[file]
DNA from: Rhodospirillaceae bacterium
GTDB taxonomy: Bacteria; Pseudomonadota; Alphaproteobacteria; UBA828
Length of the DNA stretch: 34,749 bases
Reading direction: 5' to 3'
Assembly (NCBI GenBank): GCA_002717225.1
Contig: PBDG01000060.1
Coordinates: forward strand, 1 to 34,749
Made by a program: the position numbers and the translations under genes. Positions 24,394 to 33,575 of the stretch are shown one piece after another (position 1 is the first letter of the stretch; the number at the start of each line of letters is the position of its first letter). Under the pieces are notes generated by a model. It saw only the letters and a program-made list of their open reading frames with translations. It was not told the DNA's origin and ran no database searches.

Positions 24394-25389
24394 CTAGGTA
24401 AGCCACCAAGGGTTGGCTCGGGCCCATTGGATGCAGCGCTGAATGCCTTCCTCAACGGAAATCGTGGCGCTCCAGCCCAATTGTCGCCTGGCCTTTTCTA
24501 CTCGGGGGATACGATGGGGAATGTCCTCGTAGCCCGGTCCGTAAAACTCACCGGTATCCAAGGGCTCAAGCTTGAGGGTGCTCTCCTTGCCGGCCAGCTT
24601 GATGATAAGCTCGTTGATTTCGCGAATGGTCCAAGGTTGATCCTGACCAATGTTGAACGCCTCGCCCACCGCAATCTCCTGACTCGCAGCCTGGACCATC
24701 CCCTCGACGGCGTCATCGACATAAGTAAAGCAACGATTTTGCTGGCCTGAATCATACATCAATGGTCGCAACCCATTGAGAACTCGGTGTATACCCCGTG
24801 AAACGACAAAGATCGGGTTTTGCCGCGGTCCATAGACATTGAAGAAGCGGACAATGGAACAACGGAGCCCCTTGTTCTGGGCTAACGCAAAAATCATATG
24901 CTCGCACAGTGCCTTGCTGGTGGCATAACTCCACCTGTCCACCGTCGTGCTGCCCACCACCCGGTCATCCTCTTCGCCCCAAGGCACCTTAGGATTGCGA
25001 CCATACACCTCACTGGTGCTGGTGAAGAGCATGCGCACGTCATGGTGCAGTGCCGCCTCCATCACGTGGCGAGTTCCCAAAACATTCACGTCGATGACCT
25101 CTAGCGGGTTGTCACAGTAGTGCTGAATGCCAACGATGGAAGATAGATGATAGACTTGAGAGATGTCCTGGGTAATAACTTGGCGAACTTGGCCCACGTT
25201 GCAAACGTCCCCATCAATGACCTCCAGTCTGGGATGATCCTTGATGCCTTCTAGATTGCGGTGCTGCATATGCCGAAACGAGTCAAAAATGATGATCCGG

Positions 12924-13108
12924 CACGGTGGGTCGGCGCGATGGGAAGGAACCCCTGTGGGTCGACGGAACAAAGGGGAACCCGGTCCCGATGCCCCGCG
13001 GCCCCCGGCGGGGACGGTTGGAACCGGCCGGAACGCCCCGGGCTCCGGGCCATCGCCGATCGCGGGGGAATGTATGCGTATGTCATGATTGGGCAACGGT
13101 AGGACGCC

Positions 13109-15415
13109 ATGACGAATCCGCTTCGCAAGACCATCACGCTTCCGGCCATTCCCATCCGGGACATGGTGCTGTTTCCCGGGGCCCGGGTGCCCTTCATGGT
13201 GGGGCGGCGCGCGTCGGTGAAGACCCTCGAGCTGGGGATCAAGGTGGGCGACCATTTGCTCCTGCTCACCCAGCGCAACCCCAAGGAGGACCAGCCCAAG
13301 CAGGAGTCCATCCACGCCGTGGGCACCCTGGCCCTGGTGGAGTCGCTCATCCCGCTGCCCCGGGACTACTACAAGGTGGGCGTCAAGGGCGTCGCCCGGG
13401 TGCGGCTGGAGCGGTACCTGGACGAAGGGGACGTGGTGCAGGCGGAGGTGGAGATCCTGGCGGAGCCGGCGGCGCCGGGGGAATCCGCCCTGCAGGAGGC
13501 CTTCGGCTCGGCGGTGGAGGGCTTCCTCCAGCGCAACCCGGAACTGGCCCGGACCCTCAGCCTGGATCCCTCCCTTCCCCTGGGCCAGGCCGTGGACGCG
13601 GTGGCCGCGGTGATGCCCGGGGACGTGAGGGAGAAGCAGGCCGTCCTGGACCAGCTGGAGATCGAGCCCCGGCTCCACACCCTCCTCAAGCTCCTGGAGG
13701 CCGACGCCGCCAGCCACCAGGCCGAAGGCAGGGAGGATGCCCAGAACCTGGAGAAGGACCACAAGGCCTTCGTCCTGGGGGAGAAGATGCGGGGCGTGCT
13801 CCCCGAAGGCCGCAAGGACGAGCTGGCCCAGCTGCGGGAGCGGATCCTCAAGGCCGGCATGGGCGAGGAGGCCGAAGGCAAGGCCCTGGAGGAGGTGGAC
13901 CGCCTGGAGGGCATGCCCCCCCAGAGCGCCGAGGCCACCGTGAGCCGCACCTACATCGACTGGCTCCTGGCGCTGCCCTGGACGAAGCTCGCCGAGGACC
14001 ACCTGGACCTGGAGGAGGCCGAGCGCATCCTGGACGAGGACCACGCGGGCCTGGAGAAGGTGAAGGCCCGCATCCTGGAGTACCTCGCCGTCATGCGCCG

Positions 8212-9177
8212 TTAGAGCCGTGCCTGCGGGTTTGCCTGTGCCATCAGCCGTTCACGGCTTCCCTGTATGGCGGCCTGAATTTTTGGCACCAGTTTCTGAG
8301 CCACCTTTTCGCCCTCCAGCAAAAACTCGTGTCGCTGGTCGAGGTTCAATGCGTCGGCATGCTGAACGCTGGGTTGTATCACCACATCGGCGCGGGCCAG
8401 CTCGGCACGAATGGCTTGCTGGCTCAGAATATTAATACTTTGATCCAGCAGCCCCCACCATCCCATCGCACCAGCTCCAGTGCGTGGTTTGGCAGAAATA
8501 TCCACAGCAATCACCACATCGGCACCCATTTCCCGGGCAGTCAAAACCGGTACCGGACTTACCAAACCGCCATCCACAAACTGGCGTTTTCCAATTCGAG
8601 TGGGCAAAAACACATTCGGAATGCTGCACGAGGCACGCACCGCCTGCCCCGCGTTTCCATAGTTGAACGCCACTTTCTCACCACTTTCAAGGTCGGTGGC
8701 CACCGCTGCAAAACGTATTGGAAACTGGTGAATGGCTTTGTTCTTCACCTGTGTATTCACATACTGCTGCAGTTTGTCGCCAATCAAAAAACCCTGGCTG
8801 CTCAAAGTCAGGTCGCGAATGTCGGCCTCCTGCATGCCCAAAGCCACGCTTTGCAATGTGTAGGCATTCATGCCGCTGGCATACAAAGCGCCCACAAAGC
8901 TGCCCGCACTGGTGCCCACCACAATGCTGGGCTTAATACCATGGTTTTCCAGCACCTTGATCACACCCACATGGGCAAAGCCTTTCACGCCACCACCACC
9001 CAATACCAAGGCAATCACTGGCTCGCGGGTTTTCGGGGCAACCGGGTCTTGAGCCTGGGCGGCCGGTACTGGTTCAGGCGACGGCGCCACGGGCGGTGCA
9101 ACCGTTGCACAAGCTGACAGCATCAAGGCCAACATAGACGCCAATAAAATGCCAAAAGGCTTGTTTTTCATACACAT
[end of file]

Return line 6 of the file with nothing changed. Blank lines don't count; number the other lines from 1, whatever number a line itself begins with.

Contig: PBDG01000060.1